Essentially Paul says of these people, "I am not going to worry about it. The gospel is being preached and that is more important to me". Wow, is the first word that comes to my mind. I don't know if I could have said that. I really might have been more inclined to say my Philippian friends, "hey, can't you do something to shut these people up!?" They are driving me crazy and the gospel should not be preached by people who are motivated in this way." This raises an interesting point. Is Paul some kind of super-Christian who can do things this way because of a hidden super-power? I fear that sometimes we approach statements like this one in the New Testament and push them into that super-Christian category which make them not something for us to do much with except admire the super-power and perhaps wish that maybe, just maybe, we will have the super-power one day. One way that people do this is by saying, "look, Paul is a minister and he is to be expected to say things like this - these are the sorts of things ministers say." I think this is the wrong approach.

A better approach understands that Paul's life, like our lives, was a life filled with struggles, temptations, suffering, confusion, joy, etc. His ability to write the words, "What does it matter? Just this, that Christ is proclaimed in every way, whether out of false motives or true; and in that I rejoice", comes from a life where one learns slowly but surely that the gospel is more important than the things that we often place so much importance in. In other words, Paul was able to write such words of grace and truth for the same reason a married couple seeks reconciliation rather than truce or separation - because the gospel has taken hold of their lives and enabled them to see that forgiveness is what God desires; or, for the same reason why someone struggling with a recurring sin knows that the only and life come from the gospel. In other words, I find it more plausible to understand Paul's view of the preaching of his adversaries within the context of a life shaped by the gospel - the same kind of life you and I can live, where we find ourselves believing the gospel in spite of ourselves, sometimes when we have painted ourselves into a corner and have come to see that the gospel really is more important than the passions and beliefs we often place in front of it.

Questions for discussion:

1. Do you find yourself thinking of categories of Christians - really good Christians who are saints and then you and the rest of everyone? What is the difference between thinking in that way and simply acknowledging that (a) people are gifted differently from each other and that (b) each person is at a different point of maturity along the way?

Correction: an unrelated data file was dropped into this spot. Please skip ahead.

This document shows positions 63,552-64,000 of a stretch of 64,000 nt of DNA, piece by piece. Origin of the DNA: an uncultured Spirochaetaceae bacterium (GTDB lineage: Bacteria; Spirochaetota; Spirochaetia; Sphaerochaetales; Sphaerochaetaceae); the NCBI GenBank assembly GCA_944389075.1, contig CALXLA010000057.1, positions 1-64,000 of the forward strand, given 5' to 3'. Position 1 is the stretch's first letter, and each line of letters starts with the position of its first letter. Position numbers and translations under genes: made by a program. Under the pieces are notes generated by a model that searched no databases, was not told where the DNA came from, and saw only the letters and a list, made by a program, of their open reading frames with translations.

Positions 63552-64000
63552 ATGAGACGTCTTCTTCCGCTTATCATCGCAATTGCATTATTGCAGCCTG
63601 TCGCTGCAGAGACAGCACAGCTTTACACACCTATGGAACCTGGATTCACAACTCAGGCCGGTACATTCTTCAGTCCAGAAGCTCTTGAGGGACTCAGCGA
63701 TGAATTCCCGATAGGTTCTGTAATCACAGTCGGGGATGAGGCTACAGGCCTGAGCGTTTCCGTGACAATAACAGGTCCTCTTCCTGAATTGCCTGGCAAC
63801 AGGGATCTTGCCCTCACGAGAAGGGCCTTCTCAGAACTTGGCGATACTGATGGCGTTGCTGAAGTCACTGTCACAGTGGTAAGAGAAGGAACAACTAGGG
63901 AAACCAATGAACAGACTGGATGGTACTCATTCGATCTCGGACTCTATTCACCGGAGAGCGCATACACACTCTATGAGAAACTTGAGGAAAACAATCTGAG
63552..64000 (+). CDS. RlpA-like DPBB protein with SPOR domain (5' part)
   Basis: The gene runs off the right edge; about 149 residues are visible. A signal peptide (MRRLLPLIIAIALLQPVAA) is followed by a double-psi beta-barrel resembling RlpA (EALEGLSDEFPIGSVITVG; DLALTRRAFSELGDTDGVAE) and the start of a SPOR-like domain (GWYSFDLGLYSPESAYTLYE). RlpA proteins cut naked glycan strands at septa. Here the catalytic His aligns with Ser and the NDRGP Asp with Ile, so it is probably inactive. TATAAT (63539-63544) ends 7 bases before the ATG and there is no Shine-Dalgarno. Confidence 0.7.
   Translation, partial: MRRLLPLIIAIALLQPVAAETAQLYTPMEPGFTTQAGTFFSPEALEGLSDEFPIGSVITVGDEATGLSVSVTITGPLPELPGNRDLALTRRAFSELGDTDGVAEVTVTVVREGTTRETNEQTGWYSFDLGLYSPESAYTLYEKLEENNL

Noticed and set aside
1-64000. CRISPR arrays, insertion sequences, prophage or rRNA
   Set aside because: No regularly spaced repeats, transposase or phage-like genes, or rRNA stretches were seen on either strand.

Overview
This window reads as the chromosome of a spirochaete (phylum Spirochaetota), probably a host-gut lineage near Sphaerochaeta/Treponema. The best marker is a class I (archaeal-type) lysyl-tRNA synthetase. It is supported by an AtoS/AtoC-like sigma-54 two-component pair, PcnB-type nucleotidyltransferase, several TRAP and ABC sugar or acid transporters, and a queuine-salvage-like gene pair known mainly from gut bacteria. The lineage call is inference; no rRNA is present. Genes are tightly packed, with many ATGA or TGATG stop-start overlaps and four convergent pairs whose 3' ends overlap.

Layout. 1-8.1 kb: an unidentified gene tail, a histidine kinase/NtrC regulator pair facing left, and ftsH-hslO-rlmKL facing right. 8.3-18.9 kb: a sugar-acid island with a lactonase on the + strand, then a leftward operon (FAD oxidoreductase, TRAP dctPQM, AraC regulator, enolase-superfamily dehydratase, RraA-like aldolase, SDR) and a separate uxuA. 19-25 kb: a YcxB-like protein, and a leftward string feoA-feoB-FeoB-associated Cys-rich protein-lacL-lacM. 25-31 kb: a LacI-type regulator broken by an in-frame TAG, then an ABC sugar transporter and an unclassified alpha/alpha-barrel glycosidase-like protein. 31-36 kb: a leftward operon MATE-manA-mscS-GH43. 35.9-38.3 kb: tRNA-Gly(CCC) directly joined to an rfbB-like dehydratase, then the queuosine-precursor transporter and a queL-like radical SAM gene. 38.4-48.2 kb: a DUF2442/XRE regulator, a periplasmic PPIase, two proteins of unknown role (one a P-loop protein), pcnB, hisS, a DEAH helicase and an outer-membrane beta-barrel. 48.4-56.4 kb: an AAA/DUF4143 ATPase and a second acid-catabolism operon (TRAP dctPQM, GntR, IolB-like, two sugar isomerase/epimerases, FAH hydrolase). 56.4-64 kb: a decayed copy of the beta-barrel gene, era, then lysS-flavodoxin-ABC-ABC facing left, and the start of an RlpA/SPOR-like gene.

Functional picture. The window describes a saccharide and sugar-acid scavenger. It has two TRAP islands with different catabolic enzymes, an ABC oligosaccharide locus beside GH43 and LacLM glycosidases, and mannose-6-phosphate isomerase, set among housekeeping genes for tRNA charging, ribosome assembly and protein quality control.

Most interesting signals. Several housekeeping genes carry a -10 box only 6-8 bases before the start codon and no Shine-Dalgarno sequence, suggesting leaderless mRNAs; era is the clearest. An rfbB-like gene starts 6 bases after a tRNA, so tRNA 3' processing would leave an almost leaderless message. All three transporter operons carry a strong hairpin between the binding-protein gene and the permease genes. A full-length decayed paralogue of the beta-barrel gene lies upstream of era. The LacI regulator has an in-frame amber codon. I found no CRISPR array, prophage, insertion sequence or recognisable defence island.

2. How does Paul's emphasis on the gospel in this portion help you think about how you should regard Christians who, though they believe the gospel, espouse other theological views you regard as erroneous?

3. Paul, at some level, did not care too much about what people thought of him (in a good way). This passage at hand highlights that uniquely. Do you worry to much about what others think of you? Does this get in the way of your confidence in the gospel? Does this cause you problems in your relationships? How can the gospel help you grow to not care too much about what others think of you?

Tuesday, June 2, 2009

love and knowledge

We continued this week in our reflections on Paul's letter to the Philippians. We focused on his prayer for this young church, particularly on this portion of it: "And this is my prayer, that your love may overflow more and more with knowledge and full insight to help you to determine what is best." We noted that God's word reveals that there is a dynamic interplay between love and knowledge. Knowledge needs love in order to be full, robust and play its role in offering us guidance in living. Love, of course, is not just any old love but the love at work in a Christian community - the love the Holy Spirit brings to us through one another (Romans 5 - the love of God is shed abroad in us). This is the love that God has revealed in the the life, death and resurrection of Jesus. This interplay between love and knowledge is said here to give insight, moral wisdom, which will help us make good decisions about what we do and how we live. We can't really talk about this, though, without butting our heads up against the question that so many well meaning Christian people always want to ask of these verses and other like them: "How can I know God's will for my life?".